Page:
A home office for productivity
At Leaf, we embrace remote work to get a productive edge. However, it’s easy for a remote environment to work against you.
This is my workspace. It’s very boring looking, and not particularly fancy, but I’ve taken several steps to make it a great place for me to get things done.
I’m easily distracted by movement, so I’ve positioned my desk in an alcove so that my I have walls 180 degrees around me. There’s a window there so I’m not completely boxed in, but there’s nothing particularly distracting going on outside — it’s mostly clouds.
Compared to the average office, where people are constantly walking around in the background or making sporadic eye contact, my home environment is much less disruptive for me.
I’ve also installed a blackout blind, and dimmable lamp that I can control directly from my computer. This allows me to adjust the amount of light around me, so on bright days or if my eyes are tired, I can dim everything down and work without strain.
It’s a small thing, but the aggressive fluorescent lighting of shared offices can get very wearing over time, and personal preferences in lighting vary a lot from person to person. Having this level of control makes it that much easier to settle into focussed work.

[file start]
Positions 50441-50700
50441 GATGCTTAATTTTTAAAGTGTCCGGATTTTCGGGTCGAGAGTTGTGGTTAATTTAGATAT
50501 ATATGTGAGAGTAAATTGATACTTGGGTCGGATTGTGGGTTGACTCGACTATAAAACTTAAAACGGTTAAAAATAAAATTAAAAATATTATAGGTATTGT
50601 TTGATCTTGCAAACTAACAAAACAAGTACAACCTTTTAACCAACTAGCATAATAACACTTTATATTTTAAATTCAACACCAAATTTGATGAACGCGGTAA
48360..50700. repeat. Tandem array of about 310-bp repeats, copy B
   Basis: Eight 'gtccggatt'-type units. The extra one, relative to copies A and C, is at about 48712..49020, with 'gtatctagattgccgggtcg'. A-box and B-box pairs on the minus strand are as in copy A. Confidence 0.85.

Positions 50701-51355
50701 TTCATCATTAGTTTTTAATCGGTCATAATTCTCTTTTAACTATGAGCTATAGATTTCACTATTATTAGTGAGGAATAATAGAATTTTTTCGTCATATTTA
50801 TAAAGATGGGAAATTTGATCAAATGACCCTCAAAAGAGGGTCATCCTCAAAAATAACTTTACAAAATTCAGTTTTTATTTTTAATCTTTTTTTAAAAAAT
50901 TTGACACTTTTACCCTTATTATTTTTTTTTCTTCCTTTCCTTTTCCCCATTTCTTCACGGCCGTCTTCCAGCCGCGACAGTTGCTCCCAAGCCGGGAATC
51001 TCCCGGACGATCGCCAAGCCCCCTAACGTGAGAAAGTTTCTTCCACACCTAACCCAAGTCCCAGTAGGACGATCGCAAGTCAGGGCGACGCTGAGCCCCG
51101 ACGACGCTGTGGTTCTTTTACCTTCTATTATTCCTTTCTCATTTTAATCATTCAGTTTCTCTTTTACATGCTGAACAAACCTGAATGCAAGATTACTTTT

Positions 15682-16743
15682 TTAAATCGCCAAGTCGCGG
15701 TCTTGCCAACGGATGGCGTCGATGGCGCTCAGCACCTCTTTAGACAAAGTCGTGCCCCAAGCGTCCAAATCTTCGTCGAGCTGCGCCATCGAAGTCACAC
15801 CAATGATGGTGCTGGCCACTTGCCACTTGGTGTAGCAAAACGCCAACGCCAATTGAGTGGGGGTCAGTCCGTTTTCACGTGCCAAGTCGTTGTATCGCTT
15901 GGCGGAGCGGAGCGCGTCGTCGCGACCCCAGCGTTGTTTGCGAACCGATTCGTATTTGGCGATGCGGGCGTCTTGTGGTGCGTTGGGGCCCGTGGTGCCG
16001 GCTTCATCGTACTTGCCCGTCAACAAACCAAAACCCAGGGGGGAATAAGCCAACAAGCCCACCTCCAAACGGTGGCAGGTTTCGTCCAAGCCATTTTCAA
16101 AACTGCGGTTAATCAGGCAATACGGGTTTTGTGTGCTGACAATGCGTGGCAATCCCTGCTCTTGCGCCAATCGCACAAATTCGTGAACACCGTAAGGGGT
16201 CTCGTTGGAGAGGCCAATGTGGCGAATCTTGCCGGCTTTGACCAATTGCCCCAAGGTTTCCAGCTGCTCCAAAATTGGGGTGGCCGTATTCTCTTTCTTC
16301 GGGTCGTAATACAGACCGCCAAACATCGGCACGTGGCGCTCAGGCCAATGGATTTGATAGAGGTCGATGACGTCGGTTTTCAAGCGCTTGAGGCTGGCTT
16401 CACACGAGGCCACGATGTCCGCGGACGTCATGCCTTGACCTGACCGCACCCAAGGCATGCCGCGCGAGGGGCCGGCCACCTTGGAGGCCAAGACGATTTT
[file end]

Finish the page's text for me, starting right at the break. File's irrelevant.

Room to breathe
Working from home means I get to be selfish with my space. My workspace isn’t huge, but there’s plenty of room there for me to move about, or have extra stuff on my desk.
Most importantly, however, it’s completely tailored to me. I’m 6'5" tall, so the desk it extra deep to accommodate my legs, and sits a couple of inches higher than a standard office desk, which feels much better to work at. I also invested in a proper chair, preventing me from fidgeting, and allowing me to get comfortable.
I find I’m able to concentrate much more with the right kind of music playing. In a shared working environment I’m forced to use headphones, but at home I can crank up the Sonos in comfort.
There’s also no background chatter at home either, meaning it’s impossible for me to be dragged into conversations, or get distracted by noises behind me.
When distractions are removed, focus comes naturally. The result of all these small optimisations is a working environment where it’s easy for me to fall into a focussed state and stay there, rather than fighting for control of my own attention.
If you’re struggling to get work done in the office, try switching to an environment you can control. Done correctly, you can craft yourself a cocoon of productivity. If you’d like to learn more, I’d recommend reading Deep Work, by Cal Newport.